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White shirts or blouses with collars. Pants, dress shorts, skirts or jumpers in navy blue or khaki. No jeans. No sweat pants. Closed-toe shoes. No sandals. If the clothing has belt loops, wear a belt . . . and tuck your shirt in.

Pleasant Green Elementary in the Granite School District will be the first Utah school to implement a uniform dress code policy next school year, proponents told the Board of Education Tuesday night.Mary Ann Wren, a parent in the Magna school, told the board Tuesday night that standard dress will increase children's safety and self-esteem and allow children to focus on their education, not what they wear.

The policy is voluntary and will be evaluated after a trial period, she said.

But a group of parents pledges to fight the decision on grounds uniforms infringe on a student's right of choice and expression and that uniforms will burden parents' pocketbooks.

A uniform policy brands Pleasant Green as a poor, gang-polluted school, parent Shelli Hutto-Poulson said after the meeting. "We do need to work on things, but this isn't the solution. They're going to put these kids in uniforms and pretend there is no gang problem."

How a person dresses contributes to how a person behaves and the image he or she portrays, Wren said. Dressed in a high-necked, white-collared black dress, she called attention to her dress and mannerisms and said she hoped it indicated respect for the board.

"But what if I perhaps sat before you in old jeans and a holey T-shirt and sandals? What if the board came in cut-off jeans, holey T-shirts and sockless Nikes? What kind of image would you be portraying?"

The current school dress code prohibits gang insignias and the baggy clothes often associated with gang-affiliated young people.

"Still, we need more," Wren, accompanied by several Pleasant Green parents, told the board. "Gang behavior, a lack of respect for teachers and adults at school, physical violence, defacement of the school and school property by graffiti and disruptive behavior in the classroom continues."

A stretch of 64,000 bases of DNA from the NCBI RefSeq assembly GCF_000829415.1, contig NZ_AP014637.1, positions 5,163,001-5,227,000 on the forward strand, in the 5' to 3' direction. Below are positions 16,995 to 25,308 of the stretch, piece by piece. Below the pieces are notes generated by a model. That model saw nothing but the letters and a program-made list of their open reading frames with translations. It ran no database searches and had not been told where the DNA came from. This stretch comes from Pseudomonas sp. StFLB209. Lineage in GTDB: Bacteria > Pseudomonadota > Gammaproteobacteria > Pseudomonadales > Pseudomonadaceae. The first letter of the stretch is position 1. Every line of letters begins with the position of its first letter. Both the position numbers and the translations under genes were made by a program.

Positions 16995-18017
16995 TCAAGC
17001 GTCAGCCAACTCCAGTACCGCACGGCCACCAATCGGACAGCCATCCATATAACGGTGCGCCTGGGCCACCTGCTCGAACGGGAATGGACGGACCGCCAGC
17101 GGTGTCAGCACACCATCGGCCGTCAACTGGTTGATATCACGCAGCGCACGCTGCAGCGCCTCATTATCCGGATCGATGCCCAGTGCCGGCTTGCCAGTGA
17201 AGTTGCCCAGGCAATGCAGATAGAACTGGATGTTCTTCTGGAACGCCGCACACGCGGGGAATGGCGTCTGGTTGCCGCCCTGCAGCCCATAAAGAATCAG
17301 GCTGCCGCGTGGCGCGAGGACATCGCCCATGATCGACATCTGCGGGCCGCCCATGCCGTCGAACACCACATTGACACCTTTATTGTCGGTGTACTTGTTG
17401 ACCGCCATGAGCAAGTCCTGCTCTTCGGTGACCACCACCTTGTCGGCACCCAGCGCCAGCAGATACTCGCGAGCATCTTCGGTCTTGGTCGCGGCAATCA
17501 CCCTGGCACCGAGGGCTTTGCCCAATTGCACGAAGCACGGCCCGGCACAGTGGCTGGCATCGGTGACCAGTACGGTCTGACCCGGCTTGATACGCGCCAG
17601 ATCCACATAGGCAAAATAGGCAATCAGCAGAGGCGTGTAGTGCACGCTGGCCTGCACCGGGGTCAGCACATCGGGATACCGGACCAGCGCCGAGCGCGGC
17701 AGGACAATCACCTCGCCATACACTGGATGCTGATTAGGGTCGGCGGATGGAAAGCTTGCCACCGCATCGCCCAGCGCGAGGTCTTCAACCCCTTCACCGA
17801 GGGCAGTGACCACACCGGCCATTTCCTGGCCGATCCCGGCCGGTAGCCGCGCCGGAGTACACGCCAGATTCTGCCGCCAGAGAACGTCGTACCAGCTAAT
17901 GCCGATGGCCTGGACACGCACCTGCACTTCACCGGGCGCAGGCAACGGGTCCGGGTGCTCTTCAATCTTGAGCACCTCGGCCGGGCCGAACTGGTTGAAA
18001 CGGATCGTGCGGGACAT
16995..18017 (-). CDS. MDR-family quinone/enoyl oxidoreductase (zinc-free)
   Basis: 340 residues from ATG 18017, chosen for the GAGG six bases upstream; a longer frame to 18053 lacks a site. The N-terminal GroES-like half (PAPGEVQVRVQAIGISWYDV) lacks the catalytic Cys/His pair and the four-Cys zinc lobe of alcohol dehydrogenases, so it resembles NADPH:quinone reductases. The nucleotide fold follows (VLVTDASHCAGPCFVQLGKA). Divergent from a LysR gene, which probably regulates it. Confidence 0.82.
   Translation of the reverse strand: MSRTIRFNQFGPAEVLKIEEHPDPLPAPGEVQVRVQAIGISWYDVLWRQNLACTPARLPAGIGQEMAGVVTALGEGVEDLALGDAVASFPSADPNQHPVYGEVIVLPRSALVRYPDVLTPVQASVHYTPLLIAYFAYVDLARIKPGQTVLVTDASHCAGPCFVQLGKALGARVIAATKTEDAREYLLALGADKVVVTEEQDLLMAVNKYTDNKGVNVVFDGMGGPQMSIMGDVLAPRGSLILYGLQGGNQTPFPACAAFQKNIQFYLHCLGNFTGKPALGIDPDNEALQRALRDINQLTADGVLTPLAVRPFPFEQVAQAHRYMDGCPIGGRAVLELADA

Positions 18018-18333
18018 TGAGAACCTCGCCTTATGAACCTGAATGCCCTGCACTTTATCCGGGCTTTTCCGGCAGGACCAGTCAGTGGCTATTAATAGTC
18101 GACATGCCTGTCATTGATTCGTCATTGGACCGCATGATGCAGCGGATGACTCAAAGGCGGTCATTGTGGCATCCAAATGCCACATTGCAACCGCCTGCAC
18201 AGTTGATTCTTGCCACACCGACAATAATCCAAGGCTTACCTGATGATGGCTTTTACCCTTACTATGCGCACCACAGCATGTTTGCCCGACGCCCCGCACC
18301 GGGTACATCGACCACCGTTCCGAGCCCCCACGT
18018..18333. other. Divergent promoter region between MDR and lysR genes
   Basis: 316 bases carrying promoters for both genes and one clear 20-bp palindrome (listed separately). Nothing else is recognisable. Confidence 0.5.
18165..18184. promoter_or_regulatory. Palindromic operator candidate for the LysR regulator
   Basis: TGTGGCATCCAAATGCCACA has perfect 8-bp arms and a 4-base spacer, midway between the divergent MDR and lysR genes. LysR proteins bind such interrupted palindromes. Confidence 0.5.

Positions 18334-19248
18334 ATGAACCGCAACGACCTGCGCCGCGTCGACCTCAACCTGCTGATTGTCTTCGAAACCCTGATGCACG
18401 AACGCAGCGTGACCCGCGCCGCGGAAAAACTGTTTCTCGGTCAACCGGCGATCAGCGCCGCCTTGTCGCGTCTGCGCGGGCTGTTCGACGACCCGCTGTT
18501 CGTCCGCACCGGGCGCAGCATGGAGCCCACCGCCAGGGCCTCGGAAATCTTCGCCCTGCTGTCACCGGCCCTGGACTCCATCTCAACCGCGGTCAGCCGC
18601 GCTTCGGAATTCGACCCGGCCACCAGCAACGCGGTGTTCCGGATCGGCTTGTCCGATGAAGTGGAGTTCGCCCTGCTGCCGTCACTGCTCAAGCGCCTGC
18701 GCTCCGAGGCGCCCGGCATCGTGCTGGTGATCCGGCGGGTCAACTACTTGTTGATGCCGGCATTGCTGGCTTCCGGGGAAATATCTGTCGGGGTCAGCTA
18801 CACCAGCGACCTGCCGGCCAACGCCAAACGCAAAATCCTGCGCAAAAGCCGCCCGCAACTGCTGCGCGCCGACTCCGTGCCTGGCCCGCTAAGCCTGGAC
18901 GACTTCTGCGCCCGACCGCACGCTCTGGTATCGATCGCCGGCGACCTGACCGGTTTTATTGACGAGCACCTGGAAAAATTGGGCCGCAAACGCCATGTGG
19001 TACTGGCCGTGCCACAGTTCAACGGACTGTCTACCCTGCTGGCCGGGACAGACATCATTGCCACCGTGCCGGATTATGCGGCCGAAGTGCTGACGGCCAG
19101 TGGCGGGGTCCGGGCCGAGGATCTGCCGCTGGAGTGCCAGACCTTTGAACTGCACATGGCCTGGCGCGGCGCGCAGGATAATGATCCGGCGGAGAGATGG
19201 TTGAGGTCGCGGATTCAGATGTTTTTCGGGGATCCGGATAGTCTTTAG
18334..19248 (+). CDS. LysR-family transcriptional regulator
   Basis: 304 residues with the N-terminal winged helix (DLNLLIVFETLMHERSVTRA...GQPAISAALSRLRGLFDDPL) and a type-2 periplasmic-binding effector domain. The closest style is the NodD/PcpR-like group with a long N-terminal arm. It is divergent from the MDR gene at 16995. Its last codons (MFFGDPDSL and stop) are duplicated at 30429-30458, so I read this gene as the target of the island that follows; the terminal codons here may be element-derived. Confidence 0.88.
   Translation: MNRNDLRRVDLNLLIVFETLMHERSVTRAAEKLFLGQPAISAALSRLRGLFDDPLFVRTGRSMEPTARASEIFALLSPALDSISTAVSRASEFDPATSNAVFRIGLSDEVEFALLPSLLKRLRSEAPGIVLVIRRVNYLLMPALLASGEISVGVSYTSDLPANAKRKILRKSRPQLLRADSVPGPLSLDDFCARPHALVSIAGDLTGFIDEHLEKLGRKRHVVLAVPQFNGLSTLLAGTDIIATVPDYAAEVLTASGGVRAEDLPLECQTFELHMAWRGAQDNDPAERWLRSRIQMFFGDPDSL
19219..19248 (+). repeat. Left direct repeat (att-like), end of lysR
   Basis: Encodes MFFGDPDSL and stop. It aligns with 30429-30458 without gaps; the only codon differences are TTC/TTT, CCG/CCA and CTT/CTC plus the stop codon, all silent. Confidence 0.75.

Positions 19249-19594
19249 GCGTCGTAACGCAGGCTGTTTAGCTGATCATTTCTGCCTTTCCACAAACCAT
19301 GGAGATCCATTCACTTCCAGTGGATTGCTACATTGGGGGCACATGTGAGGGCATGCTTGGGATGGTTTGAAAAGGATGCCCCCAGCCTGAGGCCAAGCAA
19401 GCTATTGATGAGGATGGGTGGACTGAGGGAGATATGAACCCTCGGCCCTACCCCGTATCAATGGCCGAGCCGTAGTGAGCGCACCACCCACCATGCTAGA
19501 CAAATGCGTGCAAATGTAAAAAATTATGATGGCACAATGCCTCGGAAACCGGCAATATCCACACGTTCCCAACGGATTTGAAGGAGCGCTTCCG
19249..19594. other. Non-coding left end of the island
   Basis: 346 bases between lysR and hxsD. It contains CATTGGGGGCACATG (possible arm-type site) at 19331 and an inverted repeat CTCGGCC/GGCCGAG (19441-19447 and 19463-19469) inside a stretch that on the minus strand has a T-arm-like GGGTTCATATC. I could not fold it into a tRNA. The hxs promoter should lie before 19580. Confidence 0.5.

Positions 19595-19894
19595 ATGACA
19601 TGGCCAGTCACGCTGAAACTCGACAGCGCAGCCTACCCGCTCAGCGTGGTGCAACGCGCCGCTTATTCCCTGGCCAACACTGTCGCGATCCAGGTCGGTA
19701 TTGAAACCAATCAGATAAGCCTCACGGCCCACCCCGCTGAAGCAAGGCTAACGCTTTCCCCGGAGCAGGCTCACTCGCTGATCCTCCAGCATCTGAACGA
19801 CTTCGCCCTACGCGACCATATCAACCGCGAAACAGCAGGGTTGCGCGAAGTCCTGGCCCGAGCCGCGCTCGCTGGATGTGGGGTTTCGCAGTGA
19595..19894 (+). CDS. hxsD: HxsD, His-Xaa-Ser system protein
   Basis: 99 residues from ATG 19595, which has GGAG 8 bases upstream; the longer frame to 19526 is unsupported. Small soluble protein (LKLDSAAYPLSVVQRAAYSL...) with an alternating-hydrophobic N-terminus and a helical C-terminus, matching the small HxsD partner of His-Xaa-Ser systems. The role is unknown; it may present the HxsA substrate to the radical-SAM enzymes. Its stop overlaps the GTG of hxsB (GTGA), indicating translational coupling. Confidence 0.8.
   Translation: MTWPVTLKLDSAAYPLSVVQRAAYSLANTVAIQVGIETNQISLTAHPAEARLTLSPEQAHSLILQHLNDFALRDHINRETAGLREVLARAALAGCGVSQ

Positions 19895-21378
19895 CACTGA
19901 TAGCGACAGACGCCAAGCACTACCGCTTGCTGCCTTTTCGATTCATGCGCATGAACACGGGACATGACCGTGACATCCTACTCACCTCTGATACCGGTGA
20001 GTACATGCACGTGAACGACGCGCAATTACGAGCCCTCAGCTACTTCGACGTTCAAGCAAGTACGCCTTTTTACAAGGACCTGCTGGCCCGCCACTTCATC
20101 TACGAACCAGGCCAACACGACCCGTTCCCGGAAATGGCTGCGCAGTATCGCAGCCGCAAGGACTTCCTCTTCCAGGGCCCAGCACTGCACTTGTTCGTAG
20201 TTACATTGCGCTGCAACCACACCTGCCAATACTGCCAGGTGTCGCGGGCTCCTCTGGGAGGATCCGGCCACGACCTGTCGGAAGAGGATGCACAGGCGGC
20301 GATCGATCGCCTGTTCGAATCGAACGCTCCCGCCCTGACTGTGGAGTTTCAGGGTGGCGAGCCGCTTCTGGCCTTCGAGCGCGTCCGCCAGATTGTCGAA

A school task force has held two parent meetings on the topic and sent out two surveys. About 55 percent of people who've offered feedback want uniforms. In the last survey, 450 were sent out to some parents of the school's 850 students. Of the 136 returned, 74 were in favor and 68 were against, she said.

Because people opposed to uniforms are concerned about costs, Wren asked the board for $30,000 to help subsidize uniform purchases for some families.

Granite board members vowed to study the issue and will decide in a future meeting whether to give the $30,000.

Wren told the board it was a small group that has "very vocally, very rudely let their voices be heard" in opposition to the uniform proposal.

"I guess that would be me," said Hutto-Poulson. "I'm opposed, so I'm rude. She's saying this to discredit me, but she's talking about my child, who is the most precious thing in the world to me, and I want to be involved in this decision."

Monroe Elementary also is seriously considered uniforms but has run into resistance from parents, Principal Robert Roberts told the board. He's put the issue on hold through the summer but will bring it up again in the fall in a "subtle, methodical way."

About 35 people attended an informational meeting, but the bulk of parents need to know more about it.

"This is a major, major change from what we've done over the years," board president Patricia Sandstrom said. "If you got 35 people from a school the size of yours . . . you have to go much much further than that before making a change."

Whether students should wear uniforms, and whether standard dress helps crime and other student-related problems, has been a hot topic in education circles this spring.

President Clinton endorsed school uniforms in his State of the Union address in January. He later ordered the Department of Education to distribute a manual that shows school officials how to form policies about uniforms.

In April, Education Week, a trade newspaper based in Washington, D.C., devoted its commentary section to the topic. One author called uniforms "the latest rage" in education but wrote, "The problem is, we don't know whether uniforms actually reduce violence in the schools."

Loads of anecdotal evidence shows uniforms help, that students behave better, are focused and have better self-esteem - but there is little documentable evidence. Other factors probably play a big role in decreases, according to the article.

"The sense of having a safety crisis in our schools impels us to act before we think," the writer concludes. "In the case of public school uniforms, it may be wise to pause and assess the implications of our actions."